Choosing a good set of jazz drums can be an intimidating task for even the most experienced music educator. What sizes should the drums be? What sizes should the cymbals be? Which manufacturers should I consider? Which drumheads should I use? All of these questions can cause the brain to go into meltdown, especially if you arenâ€™t even a drummer.
In this series of articles, I intend to present some basic tips and guidelines for any music educator looking to purchase new drum gear for their jazz program. First, I should mention this--no matter what anyone tells you, there are simply NO golden rules when it comes to this topic. Throughout the history of jazz, drummers have made it a point to search for their own, individual sound on their instrument. As such, one will find that all of the great jazz drummers have very different tastes and preferences when it comes to the specifics of their instruments.
What Iâ€™m setting out to accomplish here is to merely present some general considerations everyone should take when making their final choices. So, for Part I, weâ€˜ll explore the topic of bass drum size.
This is a slippery topic, indeed. But a very important one, to be sure. Depending on the height and arm length of the students in your program, the size of the bass drum can, perhaps, be the most important choice of all. For example, the size of your bass drum will determine the height of the rack tom (or toms) above it. If you have a larger bass drum (22 or 24 inches in diameter), the height of the rack toms will be very high for the smaller students. Remember: the toms above your bass drum can go no lower than the top of the bass drum itself. That sounds like a simple enough concept, but Iâ€™ve been in various jr. high schools across the country where this simple concept was not taken into consideration, and the studentsâ€™ ability to move efficiently around the drumset suffered as a result.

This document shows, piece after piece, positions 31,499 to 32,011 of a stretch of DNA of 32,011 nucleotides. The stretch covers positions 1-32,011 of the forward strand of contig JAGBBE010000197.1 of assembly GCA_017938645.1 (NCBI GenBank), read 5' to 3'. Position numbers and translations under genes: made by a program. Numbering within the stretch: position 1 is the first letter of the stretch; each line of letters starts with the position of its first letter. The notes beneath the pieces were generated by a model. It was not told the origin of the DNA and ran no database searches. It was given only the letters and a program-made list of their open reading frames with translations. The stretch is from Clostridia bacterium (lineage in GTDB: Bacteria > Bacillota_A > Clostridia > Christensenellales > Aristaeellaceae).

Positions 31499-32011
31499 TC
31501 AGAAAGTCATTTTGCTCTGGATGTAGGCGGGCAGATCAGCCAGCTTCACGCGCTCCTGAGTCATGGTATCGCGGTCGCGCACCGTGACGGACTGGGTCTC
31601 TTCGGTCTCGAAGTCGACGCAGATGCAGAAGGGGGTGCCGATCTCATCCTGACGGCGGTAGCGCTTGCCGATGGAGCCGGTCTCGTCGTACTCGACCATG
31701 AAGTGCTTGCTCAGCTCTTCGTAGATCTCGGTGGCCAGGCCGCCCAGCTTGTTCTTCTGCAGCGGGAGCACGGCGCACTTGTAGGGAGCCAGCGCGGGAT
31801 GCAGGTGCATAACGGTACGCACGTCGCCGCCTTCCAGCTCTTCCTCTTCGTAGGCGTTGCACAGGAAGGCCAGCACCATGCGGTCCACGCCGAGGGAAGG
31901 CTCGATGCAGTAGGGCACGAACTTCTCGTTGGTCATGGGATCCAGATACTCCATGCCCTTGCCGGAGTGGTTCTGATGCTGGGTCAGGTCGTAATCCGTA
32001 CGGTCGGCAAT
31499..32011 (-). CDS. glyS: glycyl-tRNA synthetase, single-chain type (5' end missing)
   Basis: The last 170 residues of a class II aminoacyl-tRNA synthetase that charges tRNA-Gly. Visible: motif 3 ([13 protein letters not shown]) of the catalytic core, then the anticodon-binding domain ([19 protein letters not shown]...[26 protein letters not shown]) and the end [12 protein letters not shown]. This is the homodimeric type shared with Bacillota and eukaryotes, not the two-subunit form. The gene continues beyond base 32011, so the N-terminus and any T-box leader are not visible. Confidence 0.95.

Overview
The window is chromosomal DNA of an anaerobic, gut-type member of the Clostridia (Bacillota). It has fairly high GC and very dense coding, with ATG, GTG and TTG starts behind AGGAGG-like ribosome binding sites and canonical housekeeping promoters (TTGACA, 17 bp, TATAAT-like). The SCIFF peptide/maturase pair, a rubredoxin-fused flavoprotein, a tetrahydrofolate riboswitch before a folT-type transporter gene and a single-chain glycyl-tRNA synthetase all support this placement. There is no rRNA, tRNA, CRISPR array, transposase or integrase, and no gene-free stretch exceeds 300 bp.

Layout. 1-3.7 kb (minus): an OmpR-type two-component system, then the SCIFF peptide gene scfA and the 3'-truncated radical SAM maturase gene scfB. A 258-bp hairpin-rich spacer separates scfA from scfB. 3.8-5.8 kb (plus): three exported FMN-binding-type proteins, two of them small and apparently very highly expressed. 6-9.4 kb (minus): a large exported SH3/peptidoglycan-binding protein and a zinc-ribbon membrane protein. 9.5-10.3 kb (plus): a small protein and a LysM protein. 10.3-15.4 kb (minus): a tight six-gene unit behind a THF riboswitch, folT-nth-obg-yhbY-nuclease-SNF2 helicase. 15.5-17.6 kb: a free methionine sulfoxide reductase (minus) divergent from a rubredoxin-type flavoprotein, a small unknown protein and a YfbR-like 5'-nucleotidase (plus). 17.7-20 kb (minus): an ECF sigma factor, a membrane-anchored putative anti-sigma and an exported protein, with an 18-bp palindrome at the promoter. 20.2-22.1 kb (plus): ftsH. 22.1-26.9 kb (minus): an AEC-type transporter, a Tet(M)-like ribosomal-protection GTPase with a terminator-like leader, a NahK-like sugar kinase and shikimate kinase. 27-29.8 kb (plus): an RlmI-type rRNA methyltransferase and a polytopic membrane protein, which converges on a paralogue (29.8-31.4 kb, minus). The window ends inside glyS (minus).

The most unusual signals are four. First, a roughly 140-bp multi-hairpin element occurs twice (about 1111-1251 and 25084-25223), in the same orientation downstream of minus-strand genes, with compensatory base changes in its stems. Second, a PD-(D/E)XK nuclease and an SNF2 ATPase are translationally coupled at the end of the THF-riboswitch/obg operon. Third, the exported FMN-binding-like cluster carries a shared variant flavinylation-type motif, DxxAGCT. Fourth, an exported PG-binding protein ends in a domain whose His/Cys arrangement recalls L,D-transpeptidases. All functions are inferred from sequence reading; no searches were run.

This obstacle often causes students to set up the drums in a way that hinders the development of good technique. For example, the smaller students will often tilt the toms at a very extreme angle in order to reach them. This can be successfully avoided if your bass drum size is more appropriate for the situation. Remember: the tall students in your program can always raise the toms to a comfortable height. However, the smaller students canâ€™t lower the bass drum.
Furthermore, the sound produced by those large bass drums are more associated with rock, funk, and other popular music genres. Thus, a 24 inch bass drum might sound odd in a small-group jazz setting. However, an 18 inch bass drum may not produce the amount of â€˜punchâ€™ one needs to â€˜kickâ€™ the jazz big band.Taking all of this into account, my general recommendation is to purchase a 20x16 bass drum (diameter x depth). With this size, all of the factors mentioned above can be achieved. The 20 inch bass drum will not require the rack toms to be mounted too high for smaller students, and one can achieve the amount of â€˜punchâ€™ needed for big band/rock/funk drumming. For small-group jazz playing, it is common for drummers to tune the bass drum quite high. While I would generally recommend an 18 inch bass drum for this reason, the 20 inch drum will serve just as well. Most 20 inch drums can be tuned high without sacrificing the resonance that is desired. In contrast, tuning a 24 inch bass drum high usually results in a choked sound.
I hope this clears up any questions you may have regarding the topic of bass drum size. In my next article, Iâ€™ll suggest some tips for selecting sizes for the rack toms, floor tom, and snare drum. In the meantime, if you have any questions or comments, donâ€™t hesitate to contact me.